“Painted Art Comics Have A Decent Market.” But “they’ve been becoming less and less common”.

Yes, they’re no less common on my virtual shelves, indeed I see it as a selling point… so long as it’s not too slapdash. Trigan Empire, yes. Idle post-modern dark daubing pretending to be ‘dark horror in the dark’, nope. And I’d add that the great thing is, digital is not a drawback in making painted comic-art pages. It’s not a problem if you don’t have a big airy studio, $2,000 for fine oil paints and brushes and gallons of turps, and then another $500 for 24 canvases. See Brian Haberlin’s Anomaly and its sequel, for instance, made with Poser and some bits of paint-over. But if that approach can get past the strong antiquarian tendency in comics production and readership remains to be seen. All to often they seem to want their superhero comics to be made with swan-quill pens, oak-gall ink, and hand-pressed art-boards made with Egyptian papyrus leaves.

“Lovecraftian Comics Need A Comeback.” The “current comics often reveal them to be misunderstood creatures. Many fans want their monsters back.”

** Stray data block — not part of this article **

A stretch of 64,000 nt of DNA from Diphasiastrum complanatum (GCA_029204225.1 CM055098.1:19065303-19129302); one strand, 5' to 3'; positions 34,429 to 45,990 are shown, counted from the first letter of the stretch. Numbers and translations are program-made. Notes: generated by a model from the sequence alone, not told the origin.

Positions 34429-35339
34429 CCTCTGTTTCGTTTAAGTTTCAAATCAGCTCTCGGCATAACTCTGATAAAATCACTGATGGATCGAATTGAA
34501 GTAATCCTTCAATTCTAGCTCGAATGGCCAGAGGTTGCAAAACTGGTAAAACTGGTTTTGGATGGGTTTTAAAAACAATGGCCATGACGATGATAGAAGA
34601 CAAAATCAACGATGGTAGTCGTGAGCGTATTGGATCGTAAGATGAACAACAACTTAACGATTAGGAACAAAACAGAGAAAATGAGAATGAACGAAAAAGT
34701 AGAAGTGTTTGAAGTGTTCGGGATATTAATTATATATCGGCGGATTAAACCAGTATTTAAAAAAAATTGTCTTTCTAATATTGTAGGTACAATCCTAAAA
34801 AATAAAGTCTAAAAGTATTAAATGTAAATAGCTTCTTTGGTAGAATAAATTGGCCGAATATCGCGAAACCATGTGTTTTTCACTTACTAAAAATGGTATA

What fans? They’ve nearly all gone. You drove them away as if they were the monsters, for reasons that will be obvious to anyone who has been keeping half an eye on comics in the last few years. Of course, Lovecraftian indie comics have been bubbling up on a weekly basis, as always. But what CBR means here is in the superhero and similar comics published by the big companies. A few utterly alien inhuman cosmic tentacle beings from beyond the stars will certainly liven up any tedious superhero seminar on Intersectional Marxism, that’s for sure. If that will bring the fans back is another question.

Detective Characters Should Focus On Real Mysteries. “It seems that detective stories are on life support. [Even when they do occur] “Fans would also prefer if every mystery didn’t lead back to the same villains.”

In other words, ditch all the “male hyper-capitalist oil tycoon” villains, and the over-used “villain who’s popular with the loudest-shouting fans” jack-in-the-box. Sounds good to me.

“The Demise Of Pulp Has Left Comics Lacking.” The old-school “heroes such as Doc Savage, the Shadow, and even Indiana Jones […] feel more grounded”.

They obviously haven’t heard about the New Pulp, but yes… I guess what they mean is male heroes who act like men. Guys who go places with their buddies and sidekicks, have adventures, fire guns, do heroics, get things done. Not much chance of that getting past the ideological bean-counters today, I’d guess. Even if that formula did make some of the most successful and well-loved pop-culture franchises of the 20th century. And which can still ‘go over over big’ today if given half a chance, e.g. 2022’s massive box-office hit Top Gun: Maverick.